Two West Midlands NHS Trusts have been told to improve the way they treat elderly patients.
The inspectors looked at issues of dignity, privacy and nutrition
The Healthcare Commission named Walsall Hospital Trust and the University Hospital Birmingham Trust as two of 18 that needed to improve.
The commission investigated 23 NHS Trusts which had previously received complaints about their care. Only five trusts met all the required standards.
Both trusts said they were putting steps in place to improve.
The inspectors looked at issues of dignity, privacy and nutrition.
Healthcare Commission chief executive Anna Walker said: "It is encouraging to see where organisations are taking on board national concern about this issue and getting the right systems in place, but systems are not enough.
"There is a critical challenge to ensure that all older people are treated with dignity all of the time."
A spokesperson for Walsall Hospital Trust said the majority of the report into their standards was positive.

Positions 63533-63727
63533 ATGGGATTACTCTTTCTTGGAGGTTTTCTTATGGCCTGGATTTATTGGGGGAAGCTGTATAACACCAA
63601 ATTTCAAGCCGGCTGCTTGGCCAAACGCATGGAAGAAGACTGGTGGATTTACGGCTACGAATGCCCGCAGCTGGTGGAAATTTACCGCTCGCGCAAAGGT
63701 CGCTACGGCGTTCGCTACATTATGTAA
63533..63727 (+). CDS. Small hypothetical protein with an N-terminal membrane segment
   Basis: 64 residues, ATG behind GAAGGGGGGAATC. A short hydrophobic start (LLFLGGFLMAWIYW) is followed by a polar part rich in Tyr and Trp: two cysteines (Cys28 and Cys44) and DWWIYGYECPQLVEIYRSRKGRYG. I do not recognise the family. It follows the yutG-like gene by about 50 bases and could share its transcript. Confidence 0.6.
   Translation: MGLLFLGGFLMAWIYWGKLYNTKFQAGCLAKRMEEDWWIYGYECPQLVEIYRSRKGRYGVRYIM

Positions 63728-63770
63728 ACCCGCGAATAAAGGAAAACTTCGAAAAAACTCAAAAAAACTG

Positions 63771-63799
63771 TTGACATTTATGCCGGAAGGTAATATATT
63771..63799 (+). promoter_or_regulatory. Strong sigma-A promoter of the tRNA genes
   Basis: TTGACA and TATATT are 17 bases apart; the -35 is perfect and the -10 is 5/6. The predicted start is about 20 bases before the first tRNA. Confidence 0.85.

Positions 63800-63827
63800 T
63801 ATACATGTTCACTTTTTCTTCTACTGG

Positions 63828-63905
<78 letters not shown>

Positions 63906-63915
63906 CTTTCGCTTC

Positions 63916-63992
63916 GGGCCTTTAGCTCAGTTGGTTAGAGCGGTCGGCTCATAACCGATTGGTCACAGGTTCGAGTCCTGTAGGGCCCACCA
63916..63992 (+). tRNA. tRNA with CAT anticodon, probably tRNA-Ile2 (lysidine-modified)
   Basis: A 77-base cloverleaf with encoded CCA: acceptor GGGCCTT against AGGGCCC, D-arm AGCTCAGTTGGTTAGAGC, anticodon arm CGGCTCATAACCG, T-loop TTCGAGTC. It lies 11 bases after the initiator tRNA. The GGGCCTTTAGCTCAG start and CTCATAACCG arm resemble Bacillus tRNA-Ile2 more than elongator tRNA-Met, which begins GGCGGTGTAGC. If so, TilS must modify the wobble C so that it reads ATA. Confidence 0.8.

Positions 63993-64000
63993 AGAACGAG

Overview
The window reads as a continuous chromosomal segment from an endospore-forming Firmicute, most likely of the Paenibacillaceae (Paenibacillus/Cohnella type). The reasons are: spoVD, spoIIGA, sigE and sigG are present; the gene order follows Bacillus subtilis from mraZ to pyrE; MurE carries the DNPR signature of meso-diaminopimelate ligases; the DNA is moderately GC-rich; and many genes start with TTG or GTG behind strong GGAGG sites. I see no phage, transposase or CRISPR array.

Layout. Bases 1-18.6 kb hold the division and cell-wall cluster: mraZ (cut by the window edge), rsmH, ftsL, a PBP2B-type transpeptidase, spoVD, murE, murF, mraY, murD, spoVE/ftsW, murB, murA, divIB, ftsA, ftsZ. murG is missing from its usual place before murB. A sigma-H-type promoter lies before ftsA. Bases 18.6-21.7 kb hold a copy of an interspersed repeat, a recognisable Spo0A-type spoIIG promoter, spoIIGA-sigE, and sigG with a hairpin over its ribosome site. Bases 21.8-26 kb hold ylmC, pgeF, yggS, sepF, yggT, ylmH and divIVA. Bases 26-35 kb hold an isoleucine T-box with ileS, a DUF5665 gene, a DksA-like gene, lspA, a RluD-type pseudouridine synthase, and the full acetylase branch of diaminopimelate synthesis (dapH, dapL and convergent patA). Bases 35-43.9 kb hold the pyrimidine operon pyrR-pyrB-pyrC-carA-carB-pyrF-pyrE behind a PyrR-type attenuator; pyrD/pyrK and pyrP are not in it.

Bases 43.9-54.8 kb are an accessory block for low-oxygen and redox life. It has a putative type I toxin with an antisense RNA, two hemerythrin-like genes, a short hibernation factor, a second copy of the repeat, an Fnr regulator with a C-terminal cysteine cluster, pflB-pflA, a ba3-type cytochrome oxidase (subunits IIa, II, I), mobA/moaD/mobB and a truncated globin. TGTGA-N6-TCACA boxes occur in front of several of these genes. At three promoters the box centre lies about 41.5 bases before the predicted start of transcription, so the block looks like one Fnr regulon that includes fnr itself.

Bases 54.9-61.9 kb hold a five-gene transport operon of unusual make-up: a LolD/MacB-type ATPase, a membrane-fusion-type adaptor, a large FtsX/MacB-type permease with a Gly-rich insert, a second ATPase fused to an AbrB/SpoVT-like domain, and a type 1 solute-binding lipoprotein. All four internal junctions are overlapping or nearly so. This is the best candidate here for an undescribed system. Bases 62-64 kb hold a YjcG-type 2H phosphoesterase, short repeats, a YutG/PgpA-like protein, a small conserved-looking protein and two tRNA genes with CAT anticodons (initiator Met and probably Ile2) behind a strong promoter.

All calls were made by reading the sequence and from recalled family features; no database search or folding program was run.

However, they added that they were doing what they could to bring all their hospital wards up to the required standard.
A spokesman for the University Hospital Birmingham NHS Foundation Trust said: "The visits highlighted that although the Trust has robust policies in providing nutritional meals for our patients, including those with impaired swallowing function, our staff were not always aware of what was available.
"Following the Healthcare Commission feedback we have increased staff training to ensure that all staff are aware of the range of food and drink available around the clock."